Origin of chaos of blocks from a layer of conglomerate on top

A layer of hard rock, most likely a several meters thick conglomerate layer, makes the flat summits in tabular geomorphology. The erosion of the soft rocks just below, most likely mudstones, outlines the resistant rock layer on top (1st photo, on the left, from the summit of Collbaix [Manresa]).
The summit rock layer can build shelters, as the one seen in 2nd photo, on top of slope of El Puig (Rajadell).
As the basement is lost, the hard rock layer of the summit is projected out until roughly poligonal as a result of former crevices, enormous blocks of rock fall down (3rd photo, in Rajadell).
All conglomerate blocks spreading through the slopes fell down from top layer. These landscapes are known as chaos of blocks in geomorphology. Additional blocks will fall in the future. The images are taken near Cal Miralles (Rajadell) (4th photo), in the slope of El Puig (Rajadell) (5th photo) and in the south slope of Santa Cecília de Grevalosa (Castellfollit del Boix) hermitage (6th photo).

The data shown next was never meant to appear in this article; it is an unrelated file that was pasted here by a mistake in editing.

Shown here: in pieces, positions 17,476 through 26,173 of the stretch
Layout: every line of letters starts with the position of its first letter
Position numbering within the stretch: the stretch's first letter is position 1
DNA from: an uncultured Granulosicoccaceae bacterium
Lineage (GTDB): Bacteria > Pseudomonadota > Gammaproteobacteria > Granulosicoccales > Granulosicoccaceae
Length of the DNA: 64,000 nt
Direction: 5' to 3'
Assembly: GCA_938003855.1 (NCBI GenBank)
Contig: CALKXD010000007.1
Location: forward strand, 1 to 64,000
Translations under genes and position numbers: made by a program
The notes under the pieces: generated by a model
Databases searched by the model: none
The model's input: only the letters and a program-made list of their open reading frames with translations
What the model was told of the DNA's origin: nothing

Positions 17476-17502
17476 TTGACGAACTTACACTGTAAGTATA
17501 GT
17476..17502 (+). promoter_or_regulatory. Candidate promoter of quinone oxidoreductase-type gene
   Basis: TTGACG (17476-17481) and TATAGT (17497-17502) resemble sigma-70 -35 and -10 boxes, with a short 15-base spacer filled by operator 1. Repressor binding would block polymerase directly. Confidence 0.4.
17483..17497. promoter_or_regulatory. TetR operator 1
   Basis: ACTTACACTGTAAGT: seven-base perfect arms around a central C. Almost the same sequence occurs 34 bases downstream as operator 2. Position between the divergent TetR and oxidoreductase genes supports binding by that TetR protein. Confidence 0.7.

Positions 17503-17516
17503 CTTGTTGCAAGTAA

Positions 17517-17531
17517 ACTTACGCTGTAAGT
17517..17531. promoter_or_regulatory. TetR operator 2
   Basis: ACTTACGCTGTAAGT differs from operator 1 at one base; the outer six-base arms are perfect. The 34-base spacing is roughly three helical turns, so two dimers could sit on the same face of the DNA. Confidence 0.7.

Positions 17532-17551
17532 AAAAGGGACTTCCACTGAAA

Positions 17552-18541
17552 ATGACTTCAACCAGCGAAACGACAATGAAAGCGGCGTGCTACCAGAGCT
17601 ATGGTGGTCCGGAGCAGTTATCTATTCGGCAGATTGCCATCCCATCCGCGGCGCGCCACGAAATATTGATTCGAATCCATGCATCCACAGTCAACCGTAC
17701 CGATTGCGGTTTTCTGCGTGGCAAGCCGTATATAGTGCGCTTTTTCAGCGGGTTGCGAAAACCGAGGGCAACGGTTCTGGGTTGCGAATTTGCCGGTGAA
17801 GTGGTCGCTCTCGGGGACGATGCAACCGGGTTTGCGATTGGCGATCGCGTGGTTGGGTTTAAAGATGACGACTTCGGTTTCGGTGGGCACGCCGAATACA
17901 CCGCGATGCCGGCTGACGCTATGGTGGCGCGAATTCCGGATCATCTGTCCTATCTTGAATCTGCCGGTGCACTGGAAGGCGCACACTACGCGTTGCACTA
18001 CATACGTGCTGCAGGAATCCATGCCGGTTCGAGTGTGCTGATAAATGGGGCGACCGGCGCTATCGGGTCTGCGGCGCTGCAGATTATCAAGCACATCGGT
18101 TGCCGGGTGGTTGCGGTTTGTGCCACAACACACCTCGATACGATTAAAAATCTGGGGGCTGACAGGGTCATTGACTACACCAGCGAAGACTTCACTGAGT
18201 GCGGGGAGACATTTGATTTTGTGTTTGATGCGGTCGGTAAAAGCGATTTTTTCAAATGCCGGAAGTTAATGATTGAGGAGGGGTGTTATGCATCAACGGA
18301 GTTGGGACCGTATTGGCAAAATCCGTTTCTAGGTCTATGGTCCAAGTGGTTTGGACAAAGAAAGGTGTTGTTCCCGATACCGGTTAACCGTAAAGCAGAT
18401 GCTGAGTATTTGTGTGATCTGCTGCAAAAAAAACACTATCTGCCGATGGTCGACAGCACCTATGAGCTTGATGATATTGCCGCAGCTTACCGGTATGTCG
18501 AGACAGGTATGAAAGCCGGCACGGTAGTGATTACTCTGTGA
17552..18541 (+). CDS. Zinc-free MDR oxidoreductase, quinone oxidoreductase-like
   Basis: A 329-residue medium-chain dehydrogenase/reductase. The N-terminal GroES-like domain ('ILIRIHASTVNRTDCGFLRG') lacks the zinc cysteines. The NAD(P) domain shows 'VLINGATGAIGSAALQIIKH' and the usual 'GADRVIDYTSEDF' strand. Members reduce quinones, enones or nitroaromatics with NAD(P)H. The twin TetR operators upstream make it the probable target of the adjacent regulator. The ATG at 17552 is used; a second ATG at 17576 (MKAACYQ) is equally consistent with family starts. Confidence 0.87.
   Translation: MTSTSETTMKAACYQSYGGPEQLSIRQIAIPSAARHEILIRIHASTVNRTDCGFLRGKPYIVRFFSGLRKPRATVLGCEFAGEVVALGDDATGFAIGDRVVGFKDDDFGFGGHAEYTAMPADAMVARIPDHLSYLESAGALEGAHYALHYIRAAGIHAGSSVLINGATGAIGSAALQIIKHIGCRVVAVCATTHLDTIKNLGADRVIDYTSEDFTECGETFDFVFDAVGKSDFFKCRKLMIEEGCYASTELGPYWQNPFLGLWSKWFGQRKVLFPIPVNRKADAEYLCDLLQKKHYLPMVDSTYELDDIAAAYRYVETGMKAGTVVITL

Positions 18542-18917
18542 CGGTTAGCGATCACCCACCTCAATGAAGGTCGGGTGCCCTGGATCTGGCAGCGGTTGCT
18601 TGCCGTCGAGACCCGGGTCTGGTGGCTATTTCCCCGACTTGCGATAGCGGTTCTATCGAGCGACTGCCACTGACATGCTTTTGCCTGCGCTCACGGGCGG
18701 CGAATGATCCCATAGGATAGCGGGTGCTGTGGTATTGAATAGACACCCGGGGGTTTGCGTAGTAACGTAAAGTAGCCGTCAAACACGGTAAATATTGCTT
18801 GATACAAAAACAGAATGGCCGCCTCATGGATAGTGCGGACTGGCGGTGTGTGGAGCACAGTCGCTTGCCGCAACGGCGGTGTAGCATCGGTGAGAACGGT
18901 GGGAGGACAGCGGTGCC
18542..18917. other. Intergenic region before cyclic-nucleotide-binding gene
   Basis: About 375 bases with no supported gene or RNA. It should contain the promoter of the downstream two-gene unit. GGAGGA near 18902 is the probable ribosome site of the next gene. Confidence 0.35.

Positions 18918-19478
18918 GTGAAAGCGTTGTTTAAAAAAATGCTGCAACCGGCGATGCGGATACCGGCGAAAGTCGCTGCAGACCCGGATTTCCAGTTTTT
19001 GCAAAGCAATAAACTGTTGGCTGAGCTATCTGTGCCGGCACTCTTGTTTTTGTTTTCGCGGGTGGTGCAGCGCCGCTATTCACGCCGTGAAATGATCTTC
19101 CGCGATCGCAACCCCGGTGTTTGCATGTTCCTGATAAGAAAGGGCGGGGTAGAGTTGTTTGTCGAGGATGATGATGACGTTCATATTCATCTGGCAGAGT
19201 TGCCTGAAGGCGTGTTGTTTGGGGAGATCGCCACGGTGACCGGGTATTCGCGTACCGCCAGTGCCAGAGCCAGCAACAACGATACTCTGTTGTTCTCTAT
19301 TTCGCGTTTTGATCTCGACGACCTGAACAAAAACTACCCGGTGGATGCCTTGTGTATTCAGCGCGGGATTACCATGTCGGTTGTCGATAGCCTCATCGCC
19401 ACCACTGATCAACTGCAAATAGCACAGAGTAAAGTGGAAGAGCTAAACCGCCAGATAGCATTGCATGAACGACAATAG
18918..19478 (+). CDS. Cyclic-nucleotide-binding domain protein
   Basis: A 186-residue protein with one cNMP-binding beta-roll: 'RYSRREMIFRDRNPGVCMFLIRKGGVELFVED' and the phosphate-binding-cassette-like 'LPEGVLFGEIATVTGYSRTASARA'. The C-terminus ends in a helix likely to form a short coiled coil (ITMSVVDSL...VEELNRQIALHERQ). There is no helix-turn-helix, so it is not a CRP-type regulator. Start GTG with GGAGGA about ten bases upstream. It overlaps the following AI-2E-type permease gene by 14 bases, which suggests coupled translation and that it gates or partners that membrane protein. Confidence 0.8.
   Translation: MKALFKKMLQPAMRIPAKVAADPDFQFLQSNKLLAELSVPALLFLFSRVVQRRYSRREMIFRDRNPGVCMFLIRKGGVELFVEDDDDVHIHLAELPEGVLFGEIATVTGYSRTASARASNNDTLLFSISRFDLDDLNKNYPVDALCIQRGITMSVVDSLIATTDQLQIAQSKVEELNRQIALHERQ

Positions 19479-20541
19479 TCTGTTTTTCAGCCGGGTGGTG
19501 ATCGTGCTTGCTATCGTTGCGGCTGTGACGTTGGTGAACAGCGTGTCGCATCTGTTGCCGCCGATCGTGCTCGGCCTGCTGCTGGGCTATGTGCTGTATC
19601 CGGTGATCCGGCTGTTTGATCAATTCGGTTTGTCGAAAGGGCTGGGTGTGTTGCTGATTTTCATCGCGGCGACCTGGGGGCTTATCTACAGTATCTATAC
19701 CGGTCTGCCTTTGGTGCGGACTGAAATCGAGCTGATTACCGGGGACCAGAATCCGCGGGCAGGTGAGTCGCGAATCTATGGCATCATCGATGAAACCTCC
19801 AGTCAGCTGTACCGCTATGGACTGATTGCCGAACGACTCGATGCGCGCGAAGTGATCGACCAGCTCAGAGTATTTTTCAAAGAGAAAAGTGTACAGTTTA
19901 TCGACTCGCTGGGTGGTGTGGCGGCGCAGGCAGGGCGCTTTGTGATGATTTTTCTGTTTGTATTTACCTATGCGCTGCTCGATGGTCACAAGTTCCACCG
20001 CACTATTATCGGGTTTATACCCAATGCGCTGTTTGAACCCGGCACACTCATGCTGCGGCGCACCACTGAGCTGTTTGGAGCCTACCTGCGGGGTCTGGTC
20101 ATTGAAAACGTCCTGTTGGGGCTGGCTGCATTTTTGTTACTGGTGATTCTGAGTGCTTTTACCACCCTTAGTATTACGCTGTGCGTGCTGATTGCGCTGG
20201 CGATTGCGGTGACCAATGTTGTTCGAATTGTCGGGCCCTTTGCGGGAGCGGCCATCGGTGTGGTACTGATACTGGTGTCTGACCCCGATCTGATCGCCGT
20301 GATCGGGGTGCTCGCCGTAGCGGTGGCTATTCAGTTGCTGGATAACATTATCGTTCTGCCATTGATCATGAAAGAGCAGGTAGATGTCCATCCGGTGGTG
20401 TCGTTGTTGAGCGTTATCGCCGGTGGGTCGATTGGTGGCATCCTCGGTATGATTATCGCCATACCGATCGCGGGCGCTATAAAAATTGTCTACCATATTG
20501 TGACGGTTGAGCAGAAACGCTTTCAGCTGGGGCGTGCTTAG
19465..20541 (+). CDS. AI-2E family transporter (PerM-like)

Even some block may roll until the bottom of the valley, like the one made of sandstone and conglomerate that bridges the stream of Mura near Mas Ventaiol (El Pont de Vilomara i Rocafort) (7th photo).

[photos Jordi Badia (1st and 6th) and Florenci Vallès (2nd, 3rd, 4th, 5th and 7th)]